Making the process of amending our Constitution truly democratic will not, in and of itself, address the other antidemocratic provisions in our Constitution. It will make the amendment process democratic. The will of the majority will then be consulted with regard to removing the other antidemocratic provisions from our Constitution. We will be able to decide democratically how democratic we want our country to be.
With that caveat in mind, here are the additional amendments that would be necessary to make America a true democracy:
ABOLISH THE SENATE, MERGE IT WITH THE HOUSE OF REPRESENTATIVES, OR INSTITUTE PROXIES IN THE SENATE.
Abolishing the Senate or merging it with the U. S. House of Representatives to make Congress a unicameral legislature or implementing a system of proxies in the Senate will require a constitutional amendment.
The Senate is, in and of itself, the most undemocratic element in our form of government, with equal representation for states resulting in grossly unequal representation for the people of the larger states. Equal representation for the states in the Senate was “The Great Compromise” between the larger, more populous states (that wanted representation to be based on population) and the smaller states (that wanted to retain the equal representation for each state that they enjoyed under the Articles of Confederation). It was an unfortunate compromise, made necessary because the small states threatened to leave the convention (and the union) if they were denied equal suffrage in one house of Congress. It was designed to be an "elite" assembly (originally elected by state legislatures instead of directly by the people) to give the wealthy a check on the will of the people. Absent a desire to check or limit the will of the people, there is really no reason to have a bicameral (two chamber) legislature. We should move to a unicameral legislature.
The alternative (extending a system of proxies for citizens to the U. S. Senate) would make both the House of Representatives and the Senate considerably more reflective of the will of the people, which would presumably put an end to endless gridlock. It would also introduce an unnecessary redundancy. That might be necessary at least temporarily in order to get the necessary amendment enacted.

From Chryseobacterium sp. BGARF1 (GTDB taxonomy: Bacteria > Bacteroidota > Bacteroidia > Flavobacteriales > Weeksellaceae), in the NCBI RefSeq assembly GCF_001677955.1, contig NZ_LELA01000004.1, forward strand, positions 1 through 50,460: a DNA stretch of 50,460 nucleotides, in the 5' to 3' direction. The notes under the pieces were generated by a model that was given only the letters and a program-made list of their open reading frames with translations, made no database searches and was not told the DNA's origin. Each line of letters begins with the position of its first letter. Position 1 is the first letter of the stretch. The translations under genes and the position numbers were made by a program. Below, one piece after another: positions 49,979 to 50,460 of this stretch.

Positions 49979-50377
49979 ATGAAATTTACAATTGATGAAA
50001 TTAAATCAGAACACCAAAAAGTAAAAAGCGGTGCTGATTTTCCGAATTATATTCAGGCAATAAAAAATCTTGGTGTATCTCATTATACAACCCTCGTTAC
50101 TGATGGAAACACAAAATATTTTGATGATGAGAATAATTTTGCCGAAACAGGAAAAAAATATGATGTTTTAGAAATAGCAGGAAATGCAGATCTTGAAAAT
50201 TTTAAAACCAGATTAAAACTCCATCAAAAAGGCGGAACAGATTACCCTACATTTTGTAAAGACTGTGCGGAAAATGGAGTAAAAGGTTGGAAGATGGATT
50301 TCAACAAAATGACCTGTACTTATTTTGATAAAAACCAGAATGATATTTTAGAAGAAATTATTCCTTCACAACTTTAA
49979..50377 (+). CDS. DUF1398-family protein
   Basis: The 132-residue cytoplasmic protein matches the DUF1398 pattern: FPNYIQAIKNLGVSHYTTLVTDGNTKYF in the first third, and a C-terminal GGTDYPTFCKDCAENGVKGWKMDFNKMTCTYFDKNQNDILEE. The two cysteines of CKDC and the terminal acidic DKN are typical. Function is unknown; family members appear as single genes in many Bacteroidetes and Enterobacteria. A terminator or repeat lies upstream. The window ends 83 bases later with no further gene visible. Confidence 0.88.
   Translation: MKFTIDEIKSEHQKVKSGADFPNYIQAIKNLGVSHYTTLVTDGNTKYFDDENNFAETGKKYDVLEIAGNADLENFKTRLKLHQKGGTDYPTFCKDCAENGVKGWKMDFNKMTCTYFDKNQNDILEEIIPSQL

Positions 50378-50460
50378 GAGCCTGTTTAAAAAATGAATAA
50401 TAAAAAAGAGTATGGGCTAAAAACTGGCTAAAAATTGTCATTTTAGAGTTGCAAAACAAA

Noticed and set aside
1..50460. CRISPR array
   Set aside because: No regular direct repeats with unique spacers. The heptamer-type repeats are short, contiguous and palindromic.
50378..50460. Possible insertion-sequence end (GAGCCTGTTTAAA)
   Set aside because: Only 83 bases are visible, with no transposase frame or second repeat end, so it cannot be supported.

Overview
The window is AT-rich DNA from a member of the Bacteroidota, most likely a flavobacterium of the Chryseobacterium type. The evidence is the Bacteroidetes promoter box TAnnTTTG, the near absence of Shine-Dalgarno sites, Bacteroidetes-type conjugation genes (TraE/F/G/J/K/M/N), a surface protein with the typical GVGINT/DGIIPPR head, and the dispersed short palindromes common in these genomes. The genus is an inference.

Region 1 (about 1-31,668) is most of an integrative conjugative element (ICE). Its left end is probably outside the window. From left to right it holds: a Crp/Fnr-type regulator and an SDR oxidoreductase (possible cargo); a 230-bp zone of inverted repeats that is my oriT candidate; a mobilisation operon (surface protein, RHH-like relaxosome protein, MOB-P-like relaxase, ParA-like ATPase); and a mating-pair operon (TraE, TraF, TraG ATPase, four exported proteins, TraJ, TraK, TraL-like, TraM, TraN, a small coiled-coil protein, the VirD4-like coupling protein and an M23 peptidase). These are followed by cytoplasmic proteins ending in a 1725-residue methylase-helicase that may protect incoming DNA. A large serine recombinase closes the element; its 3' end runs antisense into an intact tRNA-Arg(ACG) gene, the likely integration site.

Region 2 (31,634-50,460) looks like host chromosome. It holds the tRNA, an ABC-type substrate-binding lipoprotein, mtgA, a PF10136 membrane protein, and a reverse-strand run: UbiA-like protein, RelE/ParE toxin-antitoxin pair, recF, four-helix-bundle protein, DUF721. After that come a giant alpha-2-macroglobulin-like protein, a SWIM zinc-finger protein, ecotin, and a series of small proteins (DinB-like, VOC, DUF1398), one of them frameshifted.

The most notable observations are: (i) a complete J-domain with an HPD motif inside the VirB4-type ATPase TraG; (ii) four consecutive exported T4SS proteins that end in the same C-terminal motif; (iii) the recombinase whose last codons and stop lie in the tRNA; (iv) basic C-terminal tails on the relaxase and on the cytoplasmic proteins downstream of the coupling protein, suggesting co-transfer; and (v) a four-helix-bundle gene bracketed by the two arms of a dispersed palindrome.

DO AWAY WITH THE PRESIDENT'S RIGHT TO VETO LEGISLATION.
Allowing one person (even if that person is the President) to overrule the votes of two-thirds or more of the members of Congress if the support for a bill falls one vote short of a super-majority in either the House or the Senate is extremely undemocratic. The same is true of governor's in the states. Requiring super-majorities in both houses of Congress (or a state legislature) to overcome the decisions of a single person borders on autocracy.
AMEND THE CONSTITUTION TO ELECT THE PRESIDENT BY POPULAR VOTE USING RANKED CHOICE VOTING. The Electoral College has overruled the voters (the popular vote) in two of the last six presidential elections. This is blatantly undemocratic. It is time to abolish the Electoral College and move to direct election of the president and vice-president by the people, using ranked choice voting to ensure that the winning candidate has the support of a majority of voters (at some level of preference).
MAKE IT CLEAR THAT CORPORATIONS ARE NOT PEOPLE. Corporations are not mentioned anywhere in the Constitution. Corporations are not people. They are a form of business organization. The fact that five misguided, dark-robed Supreme Court Justices declared that corporations are people, with the same natural rights as human beings, does not make it so. The corporate form of business organization enables companies to reap enormous profits, grow very large, and become very powerful. We must prevent that power from being used to take control of our government.
States should take away the right of governors to veto legislation. And any states that have supermajority requirements of any kind should repeal the laws or provisions in a state constitution that allow a minority to overrule the will of the people in that manner.
The details of what other amendments need to be enacted in each state and the process for proposing and ratifying those amendments will vary from state to state.
If you want to get involved in our grassroots efforts to make America a more perfect democracy, please provide your email address. You will receive occasional emails with calls to action and updates regarding our progress. You will never be asked for a financial contribution. Your contact information will not be shared.